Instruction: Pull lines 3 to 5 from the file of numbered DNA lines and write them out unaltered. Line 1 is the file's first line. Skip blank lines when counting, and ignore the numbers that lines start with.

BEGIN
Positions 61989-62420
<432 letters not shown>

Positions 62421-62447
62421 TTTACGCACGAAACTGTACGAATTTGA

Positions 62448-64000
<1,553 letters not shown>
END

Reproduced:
Positions 62421-62447
62421 TTTACGCACGAAACTGTACGAATTTGA

Positions 62448-64000